My love affair with dressage
I love a gallop just as much as the next person, ok maybe not as much as an eventer, as but I do genuinely love the feeling of thundering through the waves at the beach, the salt splashing up in my face. So why then do I ride dressage? Let’s assume that it isn’t because I am a glutten for punishment. Let’s also assume that it’s not because I have a type A personality.
As a young rider I participated in all disciplines (dressage, jumping, showing gymkhanas, I even tried my hand at team penning and camp drafting a few times) on my one horse. For the most part I enjoyed them all. But it was pretty clear back then that I wasn’t like the other kids who yearned for the thrill of the jump off or the all out speed involved in the gymkhana events. No my favourite event come gymkhana day was rider class. While I loved training cross country, my heart was never in it on competition day and show jumping could be fun when it all went to plan, but I knew that it wasn’t my jam. A few serious concussions and my fathers growing concern sealed the deal, my purpose in life was to be a dressage devotee.
I remember clearly when I made the decision to put all my focus on dressage. My horse at the time Sullivan was a super warmblood x Percheron gelding. He gave me my first taste of sitting on a powerful equine. Some time later I was offered the ride on my coaches super sensitive but exceptionally talented mare Selesta. This is an opportunity that I will be eternally grateful for because the chance to feel advanced movements like passage saw me fall in lust with dressage.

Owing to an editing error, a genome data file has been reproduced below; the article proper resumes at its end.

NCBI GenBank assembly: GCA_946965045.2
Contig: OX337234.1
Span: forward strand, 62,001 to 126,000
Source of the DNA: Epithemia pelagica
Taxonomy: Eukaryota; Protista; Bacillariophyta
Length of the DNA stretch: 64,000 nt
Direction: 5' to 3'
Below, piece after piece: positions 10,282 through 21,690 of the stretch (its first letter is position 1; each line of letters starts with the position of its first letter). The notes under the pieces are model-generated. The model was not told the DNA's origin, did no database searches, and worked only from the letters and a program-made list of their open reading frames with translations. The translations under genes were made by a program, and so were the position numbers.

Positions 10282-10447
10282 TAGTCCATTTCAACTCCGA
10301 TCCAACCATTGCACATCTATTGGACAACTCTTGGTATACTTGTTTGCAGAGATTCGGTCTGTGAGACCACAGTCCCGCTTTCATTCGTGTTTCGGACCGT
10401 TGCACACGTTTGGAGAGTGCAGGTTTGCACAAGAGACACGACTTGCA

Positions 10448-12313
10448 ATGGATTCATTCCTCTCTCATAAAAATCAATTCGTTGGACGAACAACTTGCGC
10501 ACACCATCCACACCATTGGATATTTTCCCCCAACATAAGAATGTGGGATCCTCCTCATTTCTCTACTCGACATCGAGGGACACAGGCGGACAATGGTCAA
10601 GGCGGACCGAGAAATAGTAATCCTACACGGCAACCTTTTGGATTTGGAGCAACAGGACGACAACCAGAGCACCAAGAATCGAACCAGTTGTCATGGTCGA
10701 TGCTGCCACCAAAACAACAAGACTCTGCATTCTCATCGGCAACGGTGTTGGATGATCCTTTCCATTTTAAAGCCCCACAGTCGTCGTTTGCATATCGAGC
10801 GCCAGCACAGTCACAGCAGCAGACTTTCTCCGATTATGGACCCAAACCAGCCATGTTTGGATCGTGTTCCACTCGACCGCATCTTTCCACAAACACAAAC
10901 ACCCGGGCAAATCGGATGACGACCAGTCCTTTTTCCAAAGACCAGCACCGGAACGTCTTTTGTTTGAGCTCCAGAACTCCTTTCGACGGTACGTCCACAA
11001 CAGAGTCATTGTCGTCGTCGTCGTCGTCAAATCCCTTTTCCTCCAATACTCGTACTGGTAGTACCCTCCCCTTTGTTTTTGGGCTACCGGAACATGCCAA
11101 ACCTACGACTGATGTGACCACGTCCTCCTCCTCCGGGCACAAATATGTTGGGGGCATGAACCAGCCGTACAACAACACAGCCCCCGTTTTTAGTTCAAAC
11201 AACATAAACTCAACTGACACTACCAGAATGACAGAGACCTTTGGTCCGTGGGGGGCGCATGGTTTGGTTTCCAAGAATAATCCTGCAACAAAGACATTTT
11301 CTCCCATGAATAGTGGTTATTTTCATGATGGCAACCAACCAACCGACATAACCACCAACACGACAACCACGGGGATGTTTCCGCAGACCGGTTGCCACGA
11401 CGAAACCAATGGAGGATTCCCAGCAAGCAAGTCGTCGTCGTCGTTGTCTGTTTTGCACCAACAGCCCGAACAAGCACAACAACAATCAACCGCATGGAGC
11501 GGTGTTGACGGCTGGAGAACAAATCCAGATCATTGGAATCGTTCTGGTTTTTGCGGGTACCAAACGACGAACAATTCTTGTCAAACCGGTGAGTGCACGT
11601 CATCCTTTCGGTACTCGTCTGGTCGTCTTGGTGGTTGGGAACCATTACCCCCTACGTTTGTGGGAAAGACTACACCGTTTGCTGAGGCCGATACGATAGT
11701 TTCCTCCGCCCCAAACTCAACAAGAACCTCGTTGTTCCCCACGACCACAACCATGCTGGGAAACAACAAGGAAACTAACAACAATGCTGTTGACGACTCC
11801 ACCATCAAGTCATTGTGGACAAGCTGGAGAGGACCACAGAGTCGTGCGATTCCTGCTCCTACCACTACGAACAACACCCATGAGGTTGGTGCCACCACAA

Life. It’s about a finding that thing that makes you feel alive that sets your soul on fire. And those rides on Selesta had lit a fire in my belly and set me down the centreline chasing the ultimate – Grand Prix. But it wasn’t until many years later this lust developed into a true love for the sport of dressage. This love came from feeling the multiple incremental improvements that result in the most spectacular feeling. It’s knowing that the success you and your horse have achieved is the result of your hard work. It’s the pride that swells in your chest when you start to ride advanced movements on a horse that you have brought along from the beginning. But most of all it’s the ability to communicate and connect with your equine partner without so much as a word.